Roger Bootle is one of Europe's best-known economists and runs Capital Economics, one of the world’s largest independent economics consultancies.

Bootle was formerly Group Chief Economist at HSBC and, under the previous Conservative government, he was appointed one of the Chancellor’s panel of Independent Economic Advisers, the so-called "Wise Men". In 2012, it was announced that Bootle and a team from Capital Economics had won the Wolfson Prize, the second biggest prize in Economics after the Nobel.

Bootle has written many articles and several books on monetary economics. "The Trouble with Europe", received wide acclaimed from press and politicians alike. A revised paperback version contains new material on mass-migration, the implications of Scottish nationalism, the Greek crisis and the policy conundrums facing the ECB. It follows "The Trouble with Markets", which analyses the deep causes of the recent financial crisis and discusses the threats to capitalism arising from it. Like his previous book, "Money for Nothing", which correctly anticipated the financial crisis, it has been widely praised. It followed the success of "The Death of Inflation", which became a best-seller and was subsequently translated into nine languages. Bootle is also joint author of the book "Theory of Money", and author of "Index-Linked Gilts".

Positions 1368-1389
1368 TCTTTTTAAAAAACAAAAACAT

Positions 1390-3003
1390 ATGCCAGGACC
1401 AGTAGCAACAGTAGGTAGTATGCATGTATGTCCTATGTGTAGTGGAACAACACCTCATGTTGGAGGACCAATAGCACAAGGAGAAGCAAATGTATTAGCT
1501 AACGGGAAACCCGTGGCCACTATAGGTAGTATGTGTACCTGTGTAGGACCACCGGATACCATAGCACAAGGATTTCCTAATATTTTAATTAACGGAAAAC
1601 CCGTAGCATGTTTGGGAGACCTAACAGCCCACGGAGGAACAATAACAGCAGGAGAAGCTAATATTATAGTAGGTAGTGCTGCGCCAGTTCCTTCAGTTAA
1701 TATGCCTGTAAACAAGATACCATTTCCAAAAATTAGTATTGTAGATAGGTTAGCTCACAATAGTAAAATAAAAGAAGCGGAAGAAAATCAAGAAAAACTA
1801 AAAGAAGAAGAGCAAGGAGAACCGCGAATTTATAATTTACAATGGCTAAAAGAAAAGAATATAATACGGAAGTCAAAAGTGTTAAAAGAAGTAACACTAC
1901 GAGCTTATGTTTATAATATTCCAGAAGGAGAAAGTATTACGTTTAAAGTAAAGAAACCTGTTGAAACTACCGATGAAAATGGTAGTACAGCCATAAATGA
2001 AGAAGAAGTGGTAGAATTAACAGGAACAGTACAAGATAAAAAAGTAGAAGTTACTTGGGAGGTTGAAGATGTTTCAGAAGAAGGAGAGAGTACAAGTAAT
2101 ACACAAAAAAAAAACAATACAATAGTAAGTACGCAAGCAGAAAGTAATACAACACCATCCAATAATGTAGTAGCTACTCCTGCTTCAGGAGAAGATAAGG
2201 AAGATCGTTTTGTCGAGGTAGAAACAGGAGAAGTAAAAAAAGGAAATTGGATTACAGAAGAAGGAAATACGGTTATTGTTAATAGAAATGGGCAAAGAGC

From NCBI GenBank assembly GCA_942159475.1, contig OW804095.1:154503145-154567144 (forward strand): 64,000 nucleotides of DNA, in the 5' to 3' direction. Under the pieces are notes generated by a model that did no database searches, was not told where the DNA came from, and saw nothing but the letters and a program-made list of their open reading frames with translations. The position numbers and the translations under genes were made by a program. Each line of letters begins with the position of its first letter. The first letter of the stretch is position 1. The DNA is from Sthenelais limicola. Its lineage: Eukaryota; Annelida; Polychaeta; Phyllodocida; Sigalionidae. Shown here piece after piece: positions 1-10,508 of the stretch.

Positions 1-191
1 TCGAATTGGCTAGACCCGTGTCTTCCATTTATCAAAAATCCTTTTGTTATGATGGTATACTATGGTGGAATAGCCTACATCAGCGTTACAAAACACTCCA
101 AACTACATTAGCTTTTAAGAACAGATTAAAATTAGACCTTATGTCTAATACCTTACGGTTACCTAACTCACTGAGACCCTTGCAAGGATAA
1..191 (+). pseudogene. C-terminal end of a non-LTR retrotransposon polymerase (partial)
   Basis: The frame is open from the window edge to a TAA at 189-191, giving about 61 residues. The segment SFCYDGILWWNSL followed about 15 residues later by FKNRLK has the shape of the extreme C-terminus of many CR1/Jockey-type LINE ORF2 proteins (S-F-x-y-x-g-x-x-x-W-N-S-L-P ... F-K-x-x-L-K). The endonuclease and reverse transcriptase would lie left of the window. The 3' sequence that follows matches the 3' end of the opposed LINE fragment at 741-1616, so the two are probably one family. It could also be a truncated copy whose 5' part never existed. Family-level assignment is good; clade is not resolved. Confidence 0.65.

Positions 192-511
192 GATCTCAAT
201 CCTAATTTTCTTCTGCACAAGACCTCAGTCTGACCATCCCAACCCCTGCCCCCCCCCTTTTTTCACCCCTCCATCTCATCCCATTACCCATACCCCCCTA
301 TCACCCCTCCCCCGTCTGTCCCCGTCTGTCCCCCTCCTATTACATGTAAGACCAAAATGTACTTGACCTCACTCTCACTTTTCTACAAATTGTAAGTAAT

Bootle appears frequently on television and radio and is also a regular columnist for The Daily Telegraph. In The Comment Awards 2012 he was named Economics Commentator of the year. That same year he won the Wolfson prize award for finding the least disruptive way to organise the breakup of the eurozone.

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